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The Adventures of Ferdinand Count Fathom

Chapter 7
Engages In Partnership With A Female Associate, In Order To Put His Talents In
Action.
While he displayed his qualifications in order to entrap the heart of his young
mistress, he had unwittingly enslaved the affections of her maid. This attendant
was also a favourite of the young lady, and, though her senior by two or three
good years at least, unquestionably her superior in point of personal beauty; she
moreover possessed a good stock of cunning and discernment, and was
furnished by nature with a very amorous complexion. These circumstances being
premised, the reader will not be surprised to find her smitten by those uncommon
qualifications which we have celebrated in young Fathom. She had in good sooth
long sighed in secret, under the powerful influence of his charms, and practised
upon him all those little arts, by which a woman strives to attract the admiration,
and ensnare the heart of a man she loves; but all his faculties were employed
upon the plan which he had already projected; that was the goal of his whole
attention, to which all his measures tended; and whether or not he perceived the
impression he had made upon Teresa, he never gave her the least reason to
believe he was conscious of his victory, until he found himself baffled in his
design upon the heart of her mistress.--She therefore persevered in her distant
attempts to allure him, with the usual coquetries of dress and address, and, in the
sweet hope of profiting by his susceptibility, made shift to suppress her feelings,
and keep her passion within bounds, until his supposed danger alarmed her
fears, and raised such a tumult within her breast, that she could no longer
conceal her love, but gave a loose to her sorrow in the most immoderate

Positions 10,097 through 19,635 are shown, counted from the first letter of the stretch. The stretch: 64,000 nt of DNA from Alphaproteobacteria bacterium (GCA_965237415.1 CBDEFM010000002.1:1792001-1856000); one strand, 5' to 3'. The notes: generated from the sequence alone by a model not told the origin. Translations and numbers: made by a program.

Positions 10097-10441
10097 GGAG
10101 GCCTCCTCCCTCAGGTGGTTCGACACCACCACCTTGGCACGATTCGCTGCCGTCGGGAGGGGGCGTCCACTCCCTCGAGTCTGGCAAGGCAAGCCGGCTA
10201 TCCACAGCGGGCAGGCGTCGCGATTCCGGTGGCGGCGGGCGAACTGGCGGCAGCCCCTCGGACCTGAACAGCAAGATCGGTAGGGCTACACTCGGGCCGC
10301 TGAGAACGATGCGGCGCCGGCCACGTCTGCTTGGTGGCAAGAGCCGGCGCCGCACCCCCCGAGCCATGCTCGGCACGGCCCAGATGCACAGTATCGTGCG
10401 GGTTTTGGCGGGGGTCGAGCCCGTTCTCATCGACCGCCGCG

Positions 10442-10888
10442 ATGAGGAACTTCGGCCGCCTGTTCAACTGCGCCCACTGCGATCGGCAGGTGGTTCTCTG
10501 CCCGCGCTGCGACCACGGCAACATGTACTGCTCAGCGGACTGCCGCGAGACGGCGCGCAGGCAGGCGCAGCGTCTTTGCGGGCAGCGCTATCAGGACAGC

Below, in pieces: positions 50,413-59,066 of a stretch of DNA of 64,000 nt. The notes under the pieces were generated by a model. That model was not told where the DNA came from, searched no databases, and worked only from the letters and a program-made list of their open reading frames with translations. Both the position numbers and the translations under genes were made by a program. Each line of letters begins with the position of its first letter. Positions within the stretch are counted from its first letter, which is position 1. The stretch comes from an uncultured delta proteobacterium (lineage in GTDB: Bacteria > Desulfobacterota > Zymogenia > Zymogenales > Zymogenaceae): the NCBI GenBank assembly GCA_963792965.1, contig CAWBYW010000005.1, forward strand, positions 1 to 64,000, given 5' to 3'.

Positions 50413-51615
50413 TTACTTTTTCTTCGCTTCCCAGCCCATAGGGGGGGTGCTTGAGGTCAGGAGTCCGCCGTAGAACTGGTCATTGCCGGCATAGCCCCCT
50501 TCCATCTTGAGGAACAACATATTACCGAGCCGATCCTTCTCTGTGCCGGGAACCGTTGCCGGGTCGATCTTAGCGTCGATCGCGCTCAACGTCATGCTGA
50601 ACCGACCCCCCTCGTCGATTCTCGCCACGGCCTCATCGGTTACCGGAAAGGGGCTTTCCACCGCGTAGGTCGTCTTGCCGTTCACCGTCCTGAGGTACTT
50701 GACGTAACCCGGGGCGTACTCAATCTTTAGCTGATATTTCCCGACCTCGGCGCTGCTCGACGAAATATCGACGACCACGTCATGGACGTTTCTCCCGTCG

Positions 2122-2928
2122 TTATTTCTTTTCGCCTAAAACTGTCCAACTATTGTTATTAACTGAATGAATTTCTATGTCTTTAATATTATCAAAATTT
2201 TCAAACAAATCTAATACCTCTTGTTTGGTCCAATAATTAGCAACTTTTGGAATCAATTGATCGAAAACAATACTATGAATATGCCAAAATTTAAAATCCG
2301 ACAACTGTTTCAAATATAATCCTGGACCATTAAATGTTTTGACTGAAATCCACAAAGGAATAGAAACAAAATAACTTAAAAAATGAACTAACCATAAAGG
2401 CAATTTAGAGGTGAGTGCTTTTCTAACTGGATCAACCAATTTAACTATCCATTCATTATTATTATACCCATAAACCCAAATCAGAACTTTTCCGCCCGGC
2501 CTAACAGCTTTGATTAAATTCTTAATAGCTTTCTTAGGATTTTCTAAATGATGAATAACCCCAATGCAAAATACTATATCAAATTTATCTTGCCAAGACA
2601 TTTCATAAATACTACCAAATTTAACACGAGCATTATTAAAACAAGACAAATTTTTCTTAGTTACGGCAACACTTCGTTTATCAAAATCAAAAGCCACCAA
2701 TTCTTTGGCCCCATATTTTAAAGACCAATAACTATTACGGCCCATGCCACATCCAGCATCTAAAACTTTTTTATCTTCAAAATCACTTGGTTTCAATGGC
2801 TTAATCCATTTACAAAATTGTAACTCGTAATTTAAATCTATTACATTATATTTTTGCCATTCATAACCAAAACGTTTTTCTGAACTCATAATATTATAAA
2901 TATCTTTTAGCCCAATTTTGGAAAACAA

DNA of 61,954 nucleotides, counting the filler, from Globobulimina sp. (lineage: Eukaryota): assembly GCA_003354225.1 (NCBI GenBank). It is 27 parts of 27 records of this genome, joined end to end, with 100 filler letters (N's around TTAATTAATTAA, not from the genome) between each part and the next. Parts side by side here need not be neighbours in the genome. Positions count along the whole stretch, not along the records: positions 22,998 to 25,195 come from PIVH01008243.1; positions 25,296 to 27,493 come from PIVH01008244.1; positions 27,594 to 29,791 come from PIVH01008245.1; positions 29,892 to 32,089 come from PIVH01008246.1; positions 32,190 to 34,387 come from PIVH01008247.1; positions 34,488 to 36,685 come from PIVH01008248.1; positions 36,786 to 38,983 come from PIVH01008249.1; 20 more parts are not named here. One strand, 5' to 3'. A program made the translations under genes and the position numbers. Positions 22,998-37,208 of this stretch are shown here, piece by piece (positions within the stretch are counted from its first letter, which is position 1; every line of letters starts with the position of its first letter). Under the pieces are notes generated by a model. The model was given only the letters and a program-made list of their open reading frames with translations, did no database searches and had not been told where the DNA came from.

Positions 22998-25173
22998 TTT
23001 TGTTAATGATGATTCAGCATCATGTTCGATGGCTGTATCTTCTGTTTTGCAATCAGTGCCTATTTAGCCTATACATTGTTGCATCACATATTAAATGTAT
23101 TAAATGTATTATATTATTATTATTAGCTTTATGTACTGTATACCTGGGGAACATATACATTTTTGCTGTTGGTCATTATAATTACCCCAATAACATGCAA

expressions of anguish and affliction, and, while his delirium lasted, behaved with
all the agitation of a despairing shepherdess.
Ferdinand was, or pretended to be, the last person in the family who understood
the situation of her thoughts; when he perceived her passion, he entered into
deliberation with himself, and tasked his reflection and foresight, in order to
discover how best he might convert this conquest to his own advantage. Here,
then, that we may neglect no opportunity of doing justice to our hero, it will be
proper to observe, that, howsoever unapt his understanding might be to receive
and retain the usual culture of the schools, he was naturally a genius self-taught,
in point of sagacity and invention.--He dived into the characters of mankind, with
a penetration peculiar to himself, and, had he been admitted as a pupil in any
political academy, would have certainly become one of the ablest statesmen in
Europe.
Having revolved all the probable consequences of such a connexion, he
determined to prosecute an amour with the lady whose affection he had
subdued; because he hoped to interest her as an auxiliary in his grand scheme
upon Mademoiselle, which he did not as yet think proper to lay aside; for he was
not more ambitious in the plan, than indefatigable in the prosecution of it. He
knew it would be impossible to execute his aims upon the Count's daughter
under the eye of Teresa, whose natural discernment would be whetted with
jealousy, and who would watch his conduct, and thwart his progress with all the
 
 
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